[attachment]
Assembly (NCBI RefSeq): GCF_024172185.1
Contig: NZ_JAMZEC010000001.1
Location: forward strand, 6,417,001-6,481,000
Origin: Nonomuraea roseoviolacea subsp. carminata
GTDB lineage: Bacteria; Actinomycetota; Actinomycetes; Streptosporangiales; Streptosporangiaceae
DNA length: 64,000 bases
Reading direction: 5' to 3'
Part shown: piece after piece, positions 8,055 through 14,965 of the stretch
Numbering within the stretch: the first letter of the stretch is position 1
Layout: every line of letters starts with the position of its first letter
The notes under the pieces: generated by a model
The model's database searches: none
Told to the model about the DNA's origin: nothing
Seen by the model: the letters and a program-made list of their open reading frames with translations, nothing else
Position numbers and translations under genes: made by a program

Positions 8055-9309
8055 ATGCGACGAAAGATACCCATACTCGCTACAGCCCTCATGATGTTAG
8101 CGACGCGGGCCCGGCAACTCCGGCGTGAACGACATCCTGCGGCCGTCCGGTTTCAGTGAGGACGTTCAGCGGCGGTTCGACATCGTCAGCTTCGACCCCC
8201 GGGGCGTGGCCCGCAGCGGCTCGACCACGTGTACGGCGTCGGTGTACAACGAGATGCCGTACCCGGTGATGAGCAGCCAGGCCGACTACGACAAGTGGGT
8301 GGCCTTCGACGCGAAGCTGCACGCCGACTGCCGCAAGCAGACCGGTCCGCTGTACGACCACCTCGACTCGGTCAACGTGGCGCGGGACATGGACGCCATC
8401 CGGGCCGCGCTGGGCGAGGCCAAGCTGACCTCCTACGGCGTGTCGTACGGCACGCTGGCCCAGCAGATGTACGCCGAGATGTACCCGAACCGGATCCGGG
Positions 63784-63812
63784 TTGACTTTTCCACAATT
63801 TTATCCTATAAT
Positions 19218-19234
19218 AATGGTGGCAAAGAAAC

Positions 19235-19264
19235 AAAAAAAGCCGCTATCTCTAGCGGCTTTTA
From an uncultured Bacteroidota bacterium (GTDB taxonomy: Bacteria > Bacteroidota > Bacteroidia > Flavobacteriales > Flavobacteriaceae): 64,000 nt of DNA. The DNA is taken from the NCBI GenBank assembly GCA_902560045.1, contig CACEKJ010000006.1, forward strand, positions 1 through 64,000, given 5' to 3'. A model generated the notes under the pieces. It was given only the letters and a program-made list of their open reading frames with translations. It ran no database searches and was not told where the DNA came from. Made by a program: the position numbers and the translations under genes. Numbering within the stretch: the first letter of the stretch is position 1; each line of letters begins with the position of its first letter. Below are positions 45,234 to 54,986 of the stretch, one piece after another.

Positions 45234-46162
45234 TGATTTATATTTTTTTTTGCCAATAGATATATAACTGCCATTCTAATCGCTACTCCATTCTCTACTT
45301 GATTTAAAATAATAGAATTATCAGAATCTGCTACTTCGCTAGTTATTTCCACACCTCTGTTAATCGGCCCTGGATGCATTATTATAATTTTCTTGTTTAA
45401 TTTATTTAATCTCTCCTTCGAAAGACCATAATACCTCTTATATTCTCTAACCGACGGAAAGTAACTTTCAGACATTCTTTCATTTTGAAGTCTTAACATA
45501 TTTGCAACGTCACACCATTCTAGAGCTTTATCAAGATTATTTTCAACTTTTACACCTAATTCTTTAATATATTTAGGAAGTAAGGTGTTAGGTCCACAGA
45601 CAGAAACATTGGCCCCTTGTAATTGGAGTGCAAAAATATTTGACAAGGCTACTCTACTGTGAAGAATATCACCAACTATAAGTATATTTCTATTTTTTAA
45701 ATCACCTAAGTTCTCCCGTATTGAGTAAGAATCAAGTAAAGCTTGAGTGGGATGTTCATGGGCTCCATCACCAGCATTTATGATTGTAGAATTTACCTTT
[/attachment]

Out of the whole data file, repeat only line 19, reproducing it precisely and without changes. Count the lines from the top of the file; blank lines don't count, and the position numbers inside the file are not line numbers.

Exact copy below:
8201 GGGGCGTGGCCCGCAGCGGCTCGACCACGTGTACGGCGTCGGTGTACAACGAGATGCCGTACCCGGTGATGAGCAGCCAGGCCGACTACGACAAGTGGGT